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1953 Porsche 356

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The Dr. Ing. h. c. F. Porsche GmbH company was founded in 1931 by Ferdinand Porsche, Adolf Rosenberger, and Anton Piëch with offices in the center of Stuttgart, Germany. Initially, the company did not build any cars under its own name, instead, they offered consulting and motor vehicle development work. One of their earliest tasks was to design a car for the people. The result of their work was the air-cooled, rear-engine, rear-wheel-drive Volkswagen Beetle.

Ferdinand Porsche's name would not appear on a car until 1949, and when it did, it was called the Porsche 356. The new 356 wore a groundbreaking new design, featuring aerodynamic styling by Erwin Komenda. Following a short run of aluminum-bodied cars built at Gmünd, volume production of the steel-bodied coupes began at its base in Stuttgart which it initially shared with coachbuilders Reutter. From 1955, production was moved to its original factory at Zuffenhausen.

The 356 was the work of Ferry Porsche and was based on the Volkswagen designed by his father. In a similar fashion to the 'Beetle', the 356 used a platform-type chassis with a rear-mounted, air-cooled engine and torsion bar all-independent suspension. Production of the landmark sports car would continue well in the 911 era, receiving revisions and updates along the way, with the final examples being built in 1965. During that time, the 356 was built in four distinct series, the original 'Pre-A', followed by the 356 A, 356 B, and the 356 C. The 'Pre-A' period lasted through 1955 and are readily identifiable by their split or bent windscreens. The split style was used from 1948 to 1952, and the bent with a center-crease from 1953 to 1955. A number of refinements appeared on the 1952 model-year cars from March, including the simplified and streamlined production process. Along with the one-piece, bent windscreen, the 356 received more substantial bumpers appealing to the American export market, and ventilated disc-type wheels with optional trim rings typified Porsche's export models. Fully integrated front and rear aprons extended below the rear bumpers, and the interiors were fitted with a new 6,000 RPM tachometer.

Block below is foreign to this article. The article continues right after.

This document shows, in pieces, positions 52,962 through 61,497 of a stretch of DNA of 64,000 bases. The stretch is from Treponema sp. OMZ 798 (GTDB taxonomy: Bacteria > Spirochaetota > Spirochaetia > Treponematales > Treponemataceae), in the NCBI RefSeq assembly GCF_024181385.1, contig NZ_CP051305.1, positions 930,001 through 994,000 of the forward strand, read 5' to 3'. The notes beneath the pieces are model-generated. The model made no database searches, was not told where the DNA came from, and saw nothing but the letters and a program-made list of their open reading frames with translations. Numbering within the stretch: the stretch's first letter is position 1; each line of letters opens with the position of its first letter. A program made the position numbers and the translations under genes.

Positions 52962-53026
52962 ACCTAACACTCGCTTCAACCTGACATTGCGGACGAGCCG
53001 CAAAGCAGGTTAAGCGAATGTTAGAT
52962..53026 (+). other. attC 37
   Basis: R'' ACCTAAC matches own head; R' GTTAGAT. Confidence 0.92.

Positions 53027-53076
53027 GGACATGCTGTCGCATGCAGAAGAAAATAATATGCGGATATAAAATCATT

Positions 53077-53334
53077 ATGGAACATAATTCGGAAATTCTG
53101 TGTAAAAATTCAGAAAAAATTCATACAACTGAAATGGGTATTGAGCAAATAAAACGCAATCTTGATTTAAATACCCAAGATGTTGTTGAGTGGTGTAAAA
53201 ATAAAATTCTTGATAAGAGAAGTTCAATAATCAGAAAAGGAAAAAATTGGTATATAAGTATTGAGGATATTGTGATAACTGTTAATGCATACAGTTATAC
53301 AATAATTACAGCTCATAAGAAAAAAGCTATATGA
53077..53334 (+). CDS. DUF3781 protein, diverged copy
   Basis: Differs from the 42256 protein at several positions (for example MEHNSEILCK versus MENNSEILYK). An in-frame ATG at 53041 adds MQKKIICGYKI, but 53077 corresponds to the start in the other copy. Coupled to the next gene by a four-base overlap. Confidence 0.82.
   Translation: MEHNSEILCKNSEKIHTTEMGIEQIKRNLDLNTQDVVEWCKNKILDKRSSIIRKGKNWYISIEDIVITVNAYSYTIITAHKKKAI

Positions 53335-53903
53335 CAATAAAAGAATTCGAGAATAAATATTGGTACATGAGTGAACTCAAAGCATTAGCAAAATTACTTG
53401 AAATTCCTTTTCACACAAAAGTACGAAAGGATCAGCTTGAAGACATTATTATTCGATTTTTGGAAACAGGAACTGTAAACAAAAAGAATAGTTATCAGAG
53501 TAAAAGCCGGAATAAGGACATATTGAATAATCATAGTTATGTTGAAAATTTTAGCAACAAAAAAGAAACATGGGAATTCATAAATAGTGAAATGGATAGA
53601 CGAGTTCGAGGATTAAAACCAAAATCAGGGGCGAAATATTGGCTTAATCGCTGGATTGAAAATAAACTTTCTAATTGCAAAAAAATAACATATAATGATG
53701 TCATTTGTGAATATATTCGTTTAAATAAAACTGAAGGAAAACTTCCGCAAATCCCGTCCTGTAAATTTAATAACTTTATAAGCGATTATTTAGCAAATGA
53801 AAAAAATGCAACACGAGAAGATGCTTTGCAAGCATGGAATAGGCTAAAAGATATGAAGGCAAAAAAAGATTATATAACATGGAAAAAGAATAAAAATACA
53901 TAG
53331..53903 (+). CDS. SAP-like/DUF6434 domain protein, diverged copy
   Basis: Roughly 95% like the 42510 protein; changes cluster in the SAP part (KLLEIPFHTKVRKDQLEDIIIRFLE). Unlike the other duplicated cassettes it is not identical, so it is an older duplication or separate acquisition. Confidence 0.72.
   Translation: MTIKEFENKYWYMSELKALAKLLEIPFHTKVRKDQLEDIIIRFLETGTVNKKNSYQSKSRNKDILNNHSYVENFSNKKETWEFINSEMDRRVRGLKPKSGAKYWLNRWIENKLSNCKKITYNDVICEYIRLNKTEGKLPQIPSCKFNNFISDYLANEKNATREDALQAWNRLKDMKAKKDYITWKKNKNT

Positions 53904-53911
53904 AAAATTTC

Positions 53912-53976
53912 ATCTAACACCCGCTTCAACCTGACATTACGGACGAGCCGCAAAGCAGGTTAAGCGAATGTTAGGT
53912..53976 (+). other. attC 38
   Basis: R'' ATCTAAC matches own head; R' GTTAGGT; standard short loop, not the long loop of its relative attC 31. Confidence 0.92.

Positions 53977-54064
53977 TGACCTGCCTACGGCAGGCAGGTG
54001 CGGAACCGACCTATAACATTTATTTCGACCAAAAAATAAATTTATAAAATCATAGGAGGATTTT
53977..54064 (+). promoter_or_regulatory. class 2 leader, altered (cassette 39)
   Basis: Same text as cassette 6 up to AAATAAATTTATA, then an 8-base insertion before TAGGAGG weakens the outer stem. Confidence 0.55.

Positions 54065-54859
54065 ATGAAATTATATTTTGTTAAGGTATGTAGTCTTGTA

The 356 A appeared in late 1955 with a curved windshield and was the first road-going Porsche to offer the optional Carrera four-cam engine. The T5 356 B arrived in late 1959 and the redesigned T6 356 B in 1962. Among the significant changes on the final 356 C cars were a switch from drum to disc brakes.

Exterior changes remained minimal through the 356's life span, however, it underwent significant mechanical evolutions along the way. The humble 1100cc of the Gmund-era was soon replaced by later 1300 and 1500cc engines. The horizontally opposed, overhead-valve four-cylinder engine had cast-iron cylinder liners, a 1086cc displacement, four main bearings, solid valve lifters, two Solex carburetors, and delivered approximately 40 horsepower at 4,000 RPM and 50 lb-ft of torque at 2,800 RPM. The optional 1286cc unit, from 1951 forward, had aluminum cylinder liners, a 6.5:1 compression ratio, and delivered 44 horsepower and 48 horsepower. The engine grew to 1286cc in late 1953, with horsepower rising to 60 horsepower and torque rated at 63 lb-ft. In 1953, with the introduction of the 1300 S or 'Super', the 1,100 cc engine was dropped.